If this sentiment was real, then the reaction to this “Message to Muslims” was no doubt disappointing to Peterson, as I wrote about in a previous New Lines article. His bungling advice to pursue peace, in particular as laid out in the Abraham Accords, was expressed without any understanding of the perception of the public opinion of these normalization deals between Israel and various Arab countries, which are not as popular as he seemed to assume.
Comments posted underneath the video were critical and disappointed. Some speculated on the reason for his championing of the Abraham Accords, alighting on the timing of the message, not long after his move to the Daily Wire, founded by the right wing political commentator Ben Shapiro. These speculations were seemingly vindicated by this recent trip to Israel – accompanying Ben Shapiro.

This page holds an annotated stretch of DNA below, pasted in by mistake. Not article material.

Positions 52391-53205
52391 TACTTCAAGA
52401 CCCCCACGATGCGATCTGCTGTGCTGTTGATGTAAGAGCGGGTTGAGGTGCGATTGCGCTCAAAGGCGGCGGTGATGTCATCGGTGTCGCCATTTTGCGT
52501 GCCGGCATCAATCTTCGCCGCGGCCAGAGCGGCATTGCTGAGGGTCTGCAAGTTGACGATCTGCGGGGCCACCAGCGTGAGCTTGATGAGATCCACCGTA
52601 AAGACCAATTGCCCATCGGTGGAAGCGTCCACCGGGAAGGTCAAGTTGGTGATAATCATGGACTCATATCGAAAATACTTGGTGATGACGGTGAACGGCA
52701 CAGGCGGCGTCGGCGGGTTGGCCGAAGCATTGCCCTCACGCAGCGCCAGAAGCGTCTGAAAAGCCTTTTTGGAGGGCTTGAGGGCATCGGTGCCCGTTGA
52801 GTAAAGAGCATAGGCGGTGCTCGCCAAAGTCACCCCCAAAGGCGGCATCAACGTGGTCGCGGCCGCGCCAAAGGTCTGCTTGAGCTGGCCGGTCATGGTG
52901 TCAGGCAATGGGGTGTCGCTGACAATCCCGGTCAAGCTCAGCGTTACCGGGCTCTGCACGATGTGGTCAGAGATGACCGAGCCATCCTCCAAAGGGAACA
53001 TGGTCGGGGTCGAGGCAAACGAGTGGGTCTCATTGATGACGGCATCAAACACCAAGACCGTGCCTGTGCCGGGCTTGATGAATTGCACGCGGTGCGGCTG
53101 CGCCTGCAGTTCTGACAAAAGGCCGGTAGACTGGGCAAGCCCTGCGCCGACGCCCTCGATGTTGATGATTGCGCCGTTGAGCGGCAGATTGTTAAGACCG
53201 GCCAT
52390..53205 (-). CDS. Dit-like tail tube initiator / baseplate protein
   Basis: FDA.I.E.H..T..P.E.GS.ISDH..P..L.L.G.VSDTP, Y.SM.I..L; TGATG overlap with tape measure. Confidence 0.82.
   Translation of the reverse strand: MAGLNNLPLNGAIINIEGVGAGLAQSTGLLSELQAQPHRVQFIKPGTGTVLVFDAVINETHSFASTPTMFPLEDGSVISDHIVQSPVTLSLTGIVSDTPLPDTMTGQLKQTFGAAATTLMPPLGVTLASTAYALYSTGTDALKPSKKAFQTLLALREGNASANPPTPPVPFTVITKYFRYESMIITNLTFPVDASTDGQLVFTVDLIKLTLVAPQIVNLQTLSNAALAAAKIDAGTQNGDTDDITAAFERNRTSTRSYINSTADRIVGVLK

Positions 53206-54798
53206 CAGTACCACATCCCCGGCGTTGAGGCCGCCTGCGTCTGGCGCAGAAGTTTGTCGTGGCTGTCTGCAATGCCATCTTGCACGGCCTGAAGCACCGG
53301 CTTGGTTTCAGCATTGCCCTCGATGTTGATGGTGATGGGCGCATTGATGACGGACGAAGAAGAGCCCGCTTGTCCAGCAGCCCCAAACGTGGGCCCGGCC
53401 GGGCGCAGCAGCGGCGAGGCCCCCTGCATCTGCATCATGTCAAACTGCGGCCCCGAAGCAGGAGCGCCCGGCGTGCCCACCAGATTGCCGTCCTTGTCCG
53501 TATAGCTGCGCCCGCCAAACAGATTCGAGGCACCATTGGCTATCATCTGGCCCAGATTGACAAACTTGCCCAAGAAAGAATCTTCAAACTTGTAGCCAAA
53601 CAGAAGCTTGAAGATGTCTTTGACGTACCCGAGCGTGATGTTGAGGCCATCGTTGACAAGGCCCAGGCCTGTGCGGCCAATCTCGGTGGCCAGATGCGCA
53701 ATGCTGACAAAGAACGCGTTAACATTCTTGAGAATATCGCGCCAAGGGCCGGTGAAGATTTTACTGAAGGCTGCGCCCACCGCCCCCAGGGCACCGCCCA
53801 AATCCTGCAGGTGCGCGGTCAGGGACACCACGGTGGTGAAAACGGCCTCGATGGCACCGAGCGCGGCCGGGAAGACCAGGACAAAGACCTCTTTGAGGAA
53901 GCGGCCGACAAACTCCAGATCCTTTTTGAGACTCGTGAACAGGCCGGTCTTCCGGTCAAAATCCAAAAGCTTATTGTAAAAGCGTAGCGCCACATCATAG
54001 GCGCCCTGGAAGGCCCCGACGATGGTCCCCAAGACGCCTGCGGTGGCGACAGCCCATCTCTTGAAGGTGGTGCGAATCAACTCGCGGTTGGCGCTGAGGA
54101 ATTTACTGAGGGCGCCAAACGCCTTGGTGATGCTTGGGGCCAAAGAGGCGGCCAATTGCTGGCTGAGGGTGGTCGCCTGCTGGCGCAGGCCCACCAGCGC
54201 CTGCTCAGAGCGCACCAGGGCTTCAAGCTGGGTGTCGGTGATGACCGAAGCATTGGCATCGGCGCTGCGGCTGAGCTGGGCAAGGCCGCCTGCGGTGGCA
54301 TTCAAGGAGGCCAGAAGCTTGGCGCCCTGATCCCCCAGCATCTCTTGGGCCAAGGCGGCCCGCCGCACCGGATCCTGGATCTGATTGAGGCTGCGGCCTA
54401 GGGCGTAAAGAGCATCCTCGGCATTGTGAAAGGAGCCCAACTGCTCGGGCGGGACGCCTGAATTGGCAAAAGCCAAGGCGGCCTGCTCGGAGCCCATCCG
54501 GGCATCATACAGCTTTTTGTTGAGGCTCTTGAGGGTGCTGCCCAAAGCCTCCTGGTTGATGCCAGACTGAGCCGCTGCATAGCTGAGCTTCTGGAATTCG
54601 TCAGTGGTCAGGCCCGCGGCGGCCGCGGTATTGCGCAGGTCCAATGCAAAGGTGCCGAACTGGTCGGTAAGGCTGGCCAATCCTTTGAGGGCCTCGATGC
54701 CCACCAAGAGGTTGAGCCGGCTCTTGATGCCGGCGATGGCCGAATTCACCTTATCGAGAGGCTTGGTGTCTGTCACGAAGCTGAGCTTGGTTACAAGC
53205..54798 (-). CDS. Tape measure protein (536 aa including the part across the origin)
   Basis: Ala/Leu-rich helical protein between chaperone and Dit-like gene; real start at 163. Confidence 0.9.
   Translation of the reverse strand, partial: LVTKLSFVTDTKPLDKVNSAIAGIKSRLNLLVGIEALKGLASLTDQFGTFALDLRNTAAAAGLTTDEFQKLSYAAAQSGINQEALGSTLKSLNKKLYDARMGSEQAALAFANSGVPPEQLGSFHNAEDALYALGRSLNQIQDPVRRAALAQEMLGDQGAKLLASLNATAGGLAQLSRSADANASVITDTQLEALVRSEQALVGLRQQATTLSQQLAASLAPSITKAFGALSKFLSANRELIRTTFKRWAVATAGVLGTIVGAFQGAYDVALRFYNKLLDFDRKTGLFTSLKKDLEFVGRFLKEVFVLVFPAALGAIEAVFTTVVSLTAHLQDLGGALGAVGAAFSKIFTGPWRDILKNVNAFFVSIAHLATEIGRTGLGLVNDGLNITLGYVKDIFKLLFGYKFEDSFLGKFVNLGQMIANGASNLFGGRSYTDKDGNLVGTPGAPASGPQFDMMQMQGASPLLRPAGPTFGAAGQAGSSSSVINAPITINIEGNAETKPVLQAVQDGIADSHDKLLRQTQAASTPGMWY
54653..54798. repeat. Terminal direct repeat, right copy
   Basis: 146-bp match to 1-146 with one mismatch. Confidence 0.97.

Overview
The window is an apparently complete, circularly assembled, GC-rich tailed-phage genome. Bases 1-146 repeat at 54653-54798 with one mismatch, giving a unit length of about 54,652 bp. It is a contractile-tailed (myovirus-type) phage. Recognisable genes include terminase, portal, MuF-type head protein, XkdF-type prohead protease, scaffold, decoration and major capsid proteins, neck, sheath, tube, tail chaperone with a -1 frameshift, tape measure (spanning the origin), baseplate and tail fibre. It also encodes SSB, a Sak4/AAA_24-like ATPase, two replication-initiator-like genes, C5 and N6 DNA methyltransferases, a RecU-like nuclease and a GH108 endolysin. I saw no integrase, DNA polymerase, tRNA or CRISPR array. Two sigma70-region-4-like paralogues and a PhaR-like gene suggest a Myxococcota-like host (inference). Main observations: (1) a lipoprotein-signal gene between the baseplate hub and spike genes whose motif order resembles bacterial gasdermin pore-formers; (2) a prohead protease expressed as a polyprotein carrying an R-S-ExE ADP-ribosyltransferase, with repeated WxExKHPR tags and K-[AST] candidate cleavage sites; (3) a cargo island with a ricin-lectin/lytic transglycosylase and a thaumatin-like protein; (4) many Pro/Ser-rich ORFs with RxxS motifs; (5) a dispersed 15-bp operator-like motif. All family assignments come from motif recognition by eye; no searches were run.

Both have given sell-out talks in their visit, talking emotionally about Israel’s role in the world, often in hyperbolic language. Peterson spoke, apparently choked up, of this “little, tiny people” who bear “tremendous moral responsibility,” for, no less, “the fate of the world depends on the decision of the people of Israel.” It’s unclear from reports exactly why this might be the case, but making peace also came up – he exhorted them to start in their homes, then communities and “then you can make some headway in bringing peace to the world.”
For Peterson, much of the state of the world is down to individual responsibility. He told his audience in Israel: “Just as the fate of the world depends on the decision of every individual, so you make yourself a shining light on the hill.” In his message to Muslims, he advised them to “make of yourself and your Muslim practice something so admirable…that people convert to your faith from sheer admiration.” So why would he walk past those expelled from worshiping, instead implacably supporting the other side in the tensions on this city on a hill?